Congress Passes Legislation Raising Bankruptcy Thresholds
Congress made some minor but significant changes to the Bankruptcy Code by enacting the Bankruptcy Threshold Adjustment and Technical Corrections Act (the “Act”) on June 21, 2022. The most significant of these are the increase in debtor debt limits. under Chapter 13 and under the Small Business Reorganization Act (the “SBRA”) – increases that will continue for at least two years.
First, the law reinstates the debtor debt limit to qualify under SBRA (aka “Subchapter V”) at $7,500,000. When the SBRA was first enacted, the debt limit was set at $2,725,625. The debt limit increased to $7,500,000 under the CARES Act and the COVID-19 Bankruptcy Relief Act of 2021, but the increase had a sunset provision on March 27, 2022. After On that date, the debt limit returned to its initial amount. The law increases the debt limit again to $7,500,000 and makes the increase retroactive to March 27, 2022. The law expires in two years on June 21, 2024.
Second, the law increases the indebtedness limit for filing Chapter 13 bankruptcy cases. Previously, a debtor had to have less than $465,275 in uncontested, liquidated funds. unsecured debt and less than $1,395,875 in liquidated, unconditional secured debt to file under Chapter 13. The law combines and increases the unsecured and secured limits into a single number. Now, the aggregate debt limit for unconditional and liquidated debt (secured and unsecured) is $2,750,000. This debt limit increase expires on June 21, 2024, when the original debt limits are expected to be reimposed.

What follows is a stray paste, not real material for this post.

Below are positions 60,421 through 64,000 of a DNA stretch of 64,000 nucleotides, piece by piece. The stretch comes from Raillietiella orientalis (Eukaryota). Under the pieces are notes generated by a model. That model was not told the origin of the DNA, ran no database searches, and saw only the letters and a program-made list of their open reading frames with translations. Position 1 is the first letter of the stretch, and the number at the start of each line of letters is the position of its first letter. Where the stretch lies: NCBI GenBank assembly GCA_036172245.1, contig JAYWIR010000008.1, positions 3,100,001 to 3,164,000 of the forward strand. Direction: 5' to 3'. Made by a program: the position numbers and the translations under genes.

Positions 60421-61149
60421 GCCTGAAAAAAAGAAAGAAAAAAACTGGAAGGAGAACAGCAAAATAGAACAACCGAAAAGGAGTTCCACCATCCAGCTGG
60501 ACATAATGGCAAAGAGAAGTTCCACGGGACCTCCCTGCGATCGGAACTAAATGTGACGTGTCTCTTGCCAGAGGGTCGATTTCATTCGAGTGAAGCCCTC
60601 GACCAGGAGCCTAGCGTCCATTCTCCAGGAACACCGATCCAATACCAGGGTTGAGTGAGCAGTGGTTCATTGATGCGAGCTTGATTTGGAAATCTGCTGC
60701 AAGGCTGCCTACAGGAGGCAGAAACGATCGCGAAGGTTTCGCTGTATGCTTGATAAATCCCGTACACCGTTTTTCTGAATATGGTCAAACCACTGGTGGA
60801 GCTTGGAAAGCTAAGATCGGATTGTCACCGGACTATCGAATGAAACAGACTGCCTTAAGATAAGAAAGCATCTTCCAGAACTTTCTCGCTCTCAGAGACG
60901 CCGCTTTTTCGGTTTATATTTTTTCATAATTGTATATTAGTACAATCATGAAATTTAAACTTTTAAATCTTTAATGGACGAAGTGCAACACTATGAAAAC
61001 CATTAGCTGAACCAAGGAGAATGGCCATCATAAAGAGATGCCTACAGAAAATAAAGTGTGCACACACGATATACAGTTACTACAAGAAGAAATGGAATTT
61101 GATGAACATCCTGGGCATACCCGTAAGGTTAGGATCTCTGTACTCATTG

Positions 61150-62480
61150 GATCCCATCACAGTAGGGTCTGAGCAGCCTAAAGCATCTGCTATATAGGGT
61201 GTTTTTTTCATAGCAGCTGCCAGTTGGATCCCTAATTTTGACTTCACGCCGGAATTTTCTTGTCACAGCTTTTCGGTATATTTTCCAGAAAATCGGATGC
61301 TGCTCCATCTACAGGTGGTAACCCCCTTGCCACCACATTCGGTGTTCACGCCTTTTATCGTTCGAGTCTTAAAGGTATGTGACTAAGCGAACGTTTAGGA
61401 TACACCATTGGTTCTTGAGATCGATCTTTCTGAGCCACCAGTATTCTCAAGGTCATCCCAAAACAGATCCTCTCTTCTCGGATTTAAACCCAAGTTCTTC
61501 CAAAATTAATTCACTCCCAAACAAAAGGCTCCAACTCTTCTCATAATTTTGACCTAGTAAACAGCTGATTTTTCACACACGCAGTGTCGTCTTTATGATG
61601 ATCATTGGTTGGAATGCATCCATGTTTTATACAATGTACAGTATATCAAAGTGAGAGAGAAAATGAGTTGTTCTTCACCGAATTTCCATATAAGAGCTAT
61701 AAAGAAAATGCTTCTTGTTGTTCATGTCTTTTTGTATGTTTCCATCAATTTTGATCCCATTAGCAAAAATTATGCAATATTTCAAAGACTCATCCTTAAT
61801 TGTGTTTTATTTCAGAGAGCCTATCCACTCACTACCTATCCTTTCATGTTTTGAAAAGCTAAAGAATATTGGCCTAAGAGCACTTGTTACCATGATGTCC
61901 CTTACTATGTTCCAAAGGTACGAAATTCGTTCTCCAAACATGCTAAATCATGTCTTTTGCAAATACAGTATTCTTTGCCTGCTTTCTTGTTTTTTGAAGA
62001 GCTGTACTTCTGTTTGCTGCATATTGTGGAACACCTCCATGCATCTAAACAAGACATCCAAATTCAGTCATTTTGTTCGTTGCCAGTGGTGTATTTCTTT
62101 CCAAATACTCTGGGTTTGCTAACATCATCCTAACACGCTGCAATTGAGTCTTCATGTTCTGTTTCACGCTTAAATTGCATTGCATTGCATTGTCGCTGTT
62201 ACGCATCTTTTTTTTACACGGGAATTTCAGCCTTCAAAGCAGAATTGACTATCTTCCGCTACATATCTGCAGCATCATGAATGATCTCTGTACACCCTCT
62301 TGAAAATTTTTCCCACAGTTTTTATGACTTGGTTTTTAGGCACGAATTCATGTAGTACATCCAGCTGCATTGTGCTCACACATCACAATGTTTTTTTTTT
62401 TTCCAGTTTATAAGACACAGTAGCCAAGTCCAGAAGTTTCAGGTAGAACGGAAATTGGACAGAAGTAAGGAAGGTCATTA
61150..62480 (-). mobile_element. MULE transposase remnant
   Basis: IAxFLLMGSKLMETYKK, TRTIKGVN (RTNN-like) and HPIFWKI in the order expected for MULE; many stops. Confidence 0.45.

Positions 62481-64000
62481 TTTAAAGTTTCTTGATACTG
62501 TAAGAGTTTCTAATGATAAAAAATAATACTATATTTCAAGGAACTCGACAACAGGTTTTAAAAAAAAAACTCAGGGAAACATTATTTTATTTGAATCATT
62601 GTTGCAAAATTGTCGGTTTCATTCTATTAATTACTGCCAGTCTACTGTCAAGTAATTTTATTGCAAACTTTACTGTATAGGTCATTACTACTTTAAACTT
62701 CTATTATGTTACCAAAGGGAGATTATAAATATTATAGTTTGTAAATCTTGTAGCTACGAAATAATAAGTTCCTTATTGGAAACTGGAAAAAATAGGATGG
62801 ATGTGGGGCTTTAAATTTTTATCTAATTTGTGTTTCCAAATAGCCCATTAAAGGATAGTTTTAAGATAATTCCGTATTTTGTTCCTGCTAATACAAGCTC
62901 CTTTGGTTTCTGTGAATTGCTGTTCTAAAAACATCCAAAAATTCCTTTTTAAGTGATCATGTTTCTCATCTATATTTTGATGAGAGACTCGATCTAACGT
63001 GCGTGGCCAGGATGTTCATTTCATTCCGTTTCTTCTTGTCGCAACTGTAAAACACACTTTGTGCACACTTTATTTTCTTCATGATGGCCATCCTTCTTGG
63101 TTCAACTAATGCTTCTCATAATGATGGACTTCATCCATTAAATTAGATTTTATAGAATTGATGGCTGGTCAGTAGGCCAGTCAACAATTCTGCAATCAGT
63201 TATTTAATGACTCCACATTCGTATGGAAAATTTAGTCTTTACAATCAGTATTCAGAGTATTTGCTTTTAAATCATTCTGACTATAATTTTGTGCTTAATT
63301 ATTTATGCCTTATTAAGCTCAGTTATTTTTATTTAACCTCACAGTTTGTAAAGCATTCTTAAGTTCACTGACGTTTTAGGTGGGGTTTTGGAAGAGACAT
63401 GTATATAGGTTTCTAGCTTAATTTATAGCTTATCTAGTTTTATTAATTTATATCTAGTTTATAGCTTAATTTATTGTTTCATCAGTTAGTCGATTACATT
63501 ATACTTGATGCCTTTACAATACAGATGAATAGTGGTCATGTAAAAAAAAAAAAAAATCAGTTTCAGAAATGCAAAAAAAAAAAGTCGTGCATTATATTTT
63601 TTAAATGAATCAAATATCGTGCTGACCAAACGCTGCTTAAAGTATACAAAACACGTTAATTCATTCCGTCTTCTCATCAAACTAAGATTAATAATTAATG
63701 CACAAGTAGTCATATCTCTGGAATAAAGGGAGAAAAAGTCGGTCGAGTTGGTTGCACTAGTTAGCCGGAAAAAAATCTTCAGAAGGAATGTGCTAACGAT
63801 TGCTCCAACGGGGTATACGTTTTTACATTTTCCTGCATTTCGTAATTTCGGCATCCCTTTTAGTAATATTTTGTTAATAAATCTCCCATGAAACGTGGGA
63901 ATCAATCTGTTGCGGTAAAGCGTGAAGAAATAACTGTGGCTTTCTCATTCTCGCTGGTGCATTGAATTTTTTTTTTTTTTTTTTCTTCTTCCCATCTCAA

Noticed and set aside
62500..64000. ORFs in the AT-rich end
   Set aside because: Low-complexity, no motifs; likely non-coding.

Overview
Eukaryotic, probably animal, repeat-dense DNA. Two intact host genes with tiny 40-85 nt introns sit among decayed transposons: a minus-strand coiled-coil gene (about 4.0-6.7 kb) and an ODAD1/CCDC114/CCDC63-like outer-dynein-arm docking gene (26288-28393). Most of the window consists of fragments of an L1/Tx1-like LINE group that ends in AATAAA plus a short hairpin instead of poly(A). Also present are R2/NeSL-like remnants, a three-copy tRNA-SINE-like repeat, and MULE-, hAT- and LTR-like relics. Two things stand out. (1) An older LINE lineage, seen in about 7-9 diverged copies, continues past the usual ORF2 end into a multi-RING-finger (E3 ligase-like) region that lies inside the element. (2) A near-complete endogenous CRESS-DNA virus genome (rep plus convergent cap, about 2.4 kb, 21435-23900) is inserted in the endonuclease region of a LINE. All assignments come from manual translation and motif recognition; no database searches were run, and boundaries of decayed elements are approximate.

The law also makes some technical corrections to the Bankruptcy Code. For example, the law clarifies that certain debtors who appeared barred from filing under SBRA (because they have affiliates that qualify as “issuers” under the Securities Exchange Act of 1934) may indeed be qualified as SBRA debtors. It also specifies that the dollar amounts in the SBRA must be increased every three years for inflation as well as all other dollars amounts in the Bankruptcy Codeas well as other minor adjustments.
 Generally speaking, a “contingent” debt is a debt that requires an event to occur before it is due (for example, a warranty claim is only due if a covered part fails). “Non-contingent” debts are those that do not have such a requirement. A “liquidated” debt is a debt whose amount is known or can be easily determined. (For instancethe amount due at any time under a loan may not be shown in the note, but can be quickly calculated by reference to its terms.)
© 2022 Miller, Canfield, Paddock and Stone PLC National Law Review, Volume XII, Number 179